Sunday, June 04, 2006

Dinner, Piece by Piece

I have learned my lesson. I will not try to write out the entire Sunday Night Dinner in one over- sized post. Frankly, even I don't care to read an entry that long. So I have decided to take a page out of Clotilde's book, and post the dinner piece by piece, in the order in which it was served (although not necessarily prepared).
To start this Sunday's dinner, I made fresh ricotta-topped crostini with radishes. Fresh ricotta seems to be much in vogue these days. I had a very similar dish at
Marco a little while ago (another one of the 590 posts that I have yet to write up). There was also a recipe for ricotta crostini in this month's Food and Wine, which is the one I followed.

It really is remarkably simple for something that sounds so involved. Boil milk, add acid (lemon juice) and drain the curds. That's it! My dorkhood was shining through on this one. We had to do a very similar experiment in orgo chem lab in college. The acid precipitates out the protein in the milk. Mmmmm. This was much tastier than the orgo lab version, I promise.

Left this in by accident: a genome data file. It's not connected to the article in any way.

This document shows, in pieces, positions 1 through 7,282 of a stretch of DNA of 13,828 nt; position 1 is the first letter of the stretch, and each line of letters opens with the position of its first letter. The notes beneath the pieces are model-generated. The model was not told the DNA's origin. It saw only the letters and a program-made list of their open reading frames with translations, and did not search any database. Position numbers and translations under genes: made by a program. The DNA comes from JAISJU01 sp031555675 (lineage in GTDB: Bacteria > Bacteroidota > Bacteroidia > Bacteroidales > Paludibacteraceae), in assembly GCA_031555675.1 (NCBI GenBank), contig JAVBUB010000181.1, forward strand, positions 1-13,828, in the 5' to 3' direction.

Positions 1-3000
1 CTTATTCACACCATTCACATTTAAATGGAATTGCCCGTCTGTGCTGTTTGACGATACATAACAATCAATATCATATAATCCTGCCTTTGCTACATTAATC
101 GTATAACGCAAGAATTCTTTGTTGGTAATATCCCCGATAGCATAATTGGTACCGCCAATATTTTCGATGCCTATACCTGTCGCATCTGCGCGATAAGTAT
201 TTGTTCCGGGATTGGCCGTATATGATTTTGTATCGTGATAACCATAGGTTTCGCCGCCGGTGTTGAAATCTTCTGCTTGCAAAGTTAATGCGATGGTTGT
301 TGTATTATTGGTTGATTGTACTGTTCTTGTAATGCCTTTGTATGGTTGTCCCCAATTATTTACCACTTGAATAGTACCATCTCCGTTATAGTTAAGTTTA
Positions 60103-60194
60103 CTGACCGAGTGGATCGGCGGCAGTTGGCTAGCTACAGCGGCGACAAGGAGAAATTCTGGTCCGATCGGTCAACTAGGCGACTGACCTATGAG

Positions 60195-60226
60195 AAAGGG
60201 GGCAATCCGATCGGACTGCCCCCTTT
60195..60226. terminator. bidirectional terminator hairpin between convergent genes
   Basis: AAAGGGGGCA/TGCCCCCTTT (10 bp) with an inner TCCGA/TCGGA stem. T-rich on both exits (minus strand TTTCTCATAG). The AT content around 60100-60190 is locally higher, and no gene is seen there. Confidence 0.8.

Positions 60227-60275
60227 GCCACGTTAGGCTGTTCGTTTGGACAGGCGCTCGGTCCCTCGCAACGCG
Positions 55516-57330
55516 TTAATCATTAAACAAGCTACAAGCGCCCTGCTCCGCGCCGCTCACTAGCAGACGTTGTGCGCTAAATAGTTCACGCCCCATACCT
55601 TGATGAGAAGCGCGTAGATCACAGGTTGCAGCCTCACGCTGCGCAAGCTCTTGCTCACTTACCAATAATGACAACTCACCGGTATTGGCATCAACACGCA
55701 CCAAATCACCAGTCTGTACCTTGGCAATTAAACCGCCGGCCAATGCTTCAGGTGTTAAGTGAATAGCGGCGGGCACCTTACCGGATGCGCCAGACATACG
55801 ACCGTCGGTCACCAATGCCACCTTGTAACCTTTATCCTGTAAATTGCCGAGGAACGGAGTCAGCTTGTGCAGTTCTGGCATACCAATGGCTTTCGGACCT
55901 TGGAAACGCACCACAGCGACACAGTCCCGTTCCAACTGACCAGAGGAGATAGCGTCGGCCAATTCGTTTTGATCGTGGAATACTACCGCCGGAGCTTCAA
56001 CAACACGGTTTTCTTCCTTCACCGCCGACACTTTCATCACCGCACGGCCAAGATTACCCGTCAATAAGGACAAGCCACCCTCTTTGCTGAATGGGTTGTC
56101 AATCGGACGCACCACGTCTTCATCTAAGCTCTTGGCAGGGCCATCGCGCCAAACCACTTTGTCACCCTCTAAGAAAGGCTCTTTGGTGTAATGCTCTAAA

Heat 2qt of whole milk, add 3 tbsp of fresh lemon juice, stir for three minutes. Let sit off the flame with the lid on for 5 minutes.
Transfer the curds to a cheesecloth-lined colander using a slotted spoon and let drain for 15 minutes. Gently turn the curds over and let drain for a further 15 minutes. Season with salt.

To assemble the crostini, brush bread (I used a baguette) with olive oil and toast under the broiler. Scoop the ricotta on top of the bread. Top with thinly sliced radishes simply dressed with lemon juice and olive oil. Finish with coarse salt and cracked black pepper.

Fresh ricotta has little in common with the salty, grainy stuff you buy in plastic bins at the grocery store. When made fresh, it is very mild and subtly sweet, and in this case, with a hint of lemon flavor in the background. The ricotta matched well with the radishes (slightly softened from the lemon juice, both in taste and texture) and black pepper. What I made wasn't as creamy as what I had at Marco, but I forgive myself. Unlike the chef/owner of that establishment (Mark Orfaly), I do not have a James Beard Award... Yet.

The crostini were light, crunchy, and creamy all at the same time. They were a great lead-in to the rich risotto I made for the next course... But that's another post.

1 comment:

anthony griffiths said...

if that's remarkably simple, I hate to think what you classify as involved. Looks great.